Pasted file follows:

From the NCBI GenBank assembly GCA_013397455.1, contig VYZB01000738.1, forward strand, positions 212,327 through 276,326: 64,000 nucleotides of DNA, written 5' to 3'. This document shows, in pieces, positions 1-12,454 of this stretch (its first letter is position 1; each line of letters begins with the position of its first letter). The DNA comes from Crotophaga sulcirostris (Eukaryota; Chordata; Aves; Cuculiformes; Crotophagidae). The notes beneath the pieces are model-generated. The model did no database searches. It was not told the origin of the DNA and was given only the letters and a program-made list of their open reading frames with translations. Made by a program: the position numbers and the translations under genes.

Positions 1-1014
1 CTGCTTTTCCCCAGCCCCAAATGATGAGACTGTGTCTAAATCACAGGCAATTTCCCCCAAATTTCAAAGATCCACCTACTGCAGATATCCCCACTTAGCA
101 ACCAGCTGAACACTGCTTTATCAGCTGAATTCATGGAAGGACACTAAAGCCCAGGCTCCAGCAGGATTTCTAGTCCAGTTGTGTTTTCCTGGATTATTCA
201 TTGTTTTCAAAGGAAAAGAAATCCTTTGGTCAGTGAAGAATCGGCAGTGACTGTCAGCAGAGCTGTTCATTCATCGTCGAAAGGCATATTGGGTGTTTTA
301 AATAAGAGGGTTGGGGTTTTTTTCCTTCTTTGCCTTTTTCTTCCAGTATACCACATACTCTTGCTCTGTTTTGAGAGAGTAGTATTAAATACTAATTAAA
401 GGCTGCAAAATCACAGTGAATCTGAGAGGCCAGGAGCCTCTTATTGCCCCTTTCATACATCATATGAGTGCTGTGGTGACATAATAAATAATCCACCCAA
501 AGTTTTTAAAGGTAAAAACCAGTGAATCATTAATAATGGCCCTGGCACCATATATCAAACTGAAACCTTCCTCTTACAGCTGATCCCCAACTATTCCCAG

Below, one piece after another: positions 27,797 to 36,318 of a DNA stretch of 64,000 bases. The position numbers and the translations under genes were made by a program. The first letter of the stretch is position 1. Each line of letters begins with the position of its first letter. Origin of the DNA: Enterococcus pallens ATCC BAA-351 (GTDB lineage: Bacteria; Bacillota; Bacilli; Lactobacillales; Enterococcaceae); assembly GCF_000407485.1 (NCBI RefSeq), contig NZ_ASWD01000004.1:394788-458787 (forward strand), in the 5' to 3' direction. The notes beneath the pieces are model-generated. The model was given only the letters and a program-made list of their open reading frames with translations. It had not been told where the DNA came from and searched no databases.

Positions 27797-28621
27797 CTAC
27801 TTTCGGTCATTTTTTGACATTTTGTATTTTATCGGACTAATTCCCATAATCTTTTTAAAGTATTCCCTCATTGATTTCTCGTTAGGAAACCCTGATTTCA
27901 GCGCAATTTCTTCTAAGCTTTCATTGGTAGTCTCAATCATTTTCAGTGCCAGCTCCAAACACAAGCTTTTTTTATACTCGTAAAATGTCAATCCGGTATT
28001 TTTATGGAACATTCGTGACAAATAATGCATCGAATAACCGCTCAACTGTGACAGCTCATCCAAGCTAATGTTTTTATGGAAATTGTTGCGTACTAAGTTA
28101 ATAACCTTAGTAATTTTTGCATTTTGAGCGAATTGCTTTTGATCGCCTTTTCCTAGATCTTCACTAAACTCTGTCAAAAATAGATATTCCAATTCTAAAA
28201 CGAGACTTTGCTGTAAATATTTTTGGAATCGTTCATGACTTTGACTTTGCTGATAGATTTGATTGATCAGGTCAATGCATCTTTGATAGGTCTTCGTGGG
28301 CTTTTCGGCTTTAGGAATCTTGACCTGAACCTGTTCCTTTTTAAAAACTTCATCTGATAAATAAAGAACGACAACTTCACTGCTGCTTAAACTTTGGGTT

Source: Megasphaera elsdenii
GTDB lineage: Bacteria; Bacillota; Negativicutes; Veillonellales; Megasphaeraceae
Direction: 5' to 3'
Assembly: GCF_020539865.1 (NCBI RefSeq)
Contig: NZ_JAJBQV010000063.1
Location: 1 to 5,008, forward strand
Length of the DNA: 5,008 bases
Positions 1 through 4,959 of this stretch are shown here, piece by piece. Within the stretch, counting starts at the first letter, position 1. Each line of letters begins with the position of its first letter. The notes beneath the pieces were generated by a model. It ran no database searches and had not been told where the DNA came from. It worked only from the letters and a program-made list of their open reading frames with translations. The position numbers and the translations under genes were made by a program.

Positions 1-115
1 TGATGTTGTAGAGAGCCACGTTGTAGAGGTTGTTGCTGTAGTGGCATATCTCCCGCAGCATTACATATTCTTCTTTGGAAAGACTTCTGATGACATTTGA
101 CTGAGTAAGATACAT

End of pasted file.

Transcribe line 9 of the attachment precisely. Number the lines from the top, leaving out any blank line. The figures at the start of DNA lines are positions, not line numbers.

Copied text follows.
Below, one piece after another: positions 27,797 to 36,318 of a DNA stretch of 64,000 bases. The position numbers and the translations under genes were made by a program. The first letter of the stretch is position 1. Each line of letters begins with the position of its first letter. Origin of the DNA: Enterococcus pallens ATCC BAA-351 (GTDB lineage: Bacteria; Bacillota; Bacilli; Lactobacillales; Enterococcaceae); assembly GCF_000407485.1 (NCBI RefSeq), contig NZ_ASWD01000004.1:394788-458787 (forward strand), in the 5' to 3' direction. The notes beneath the pieces are model-generated. The model was given only the letters and a program-made list of their open reading frames with translations. It had not been told where the DNA came from and searched no databases.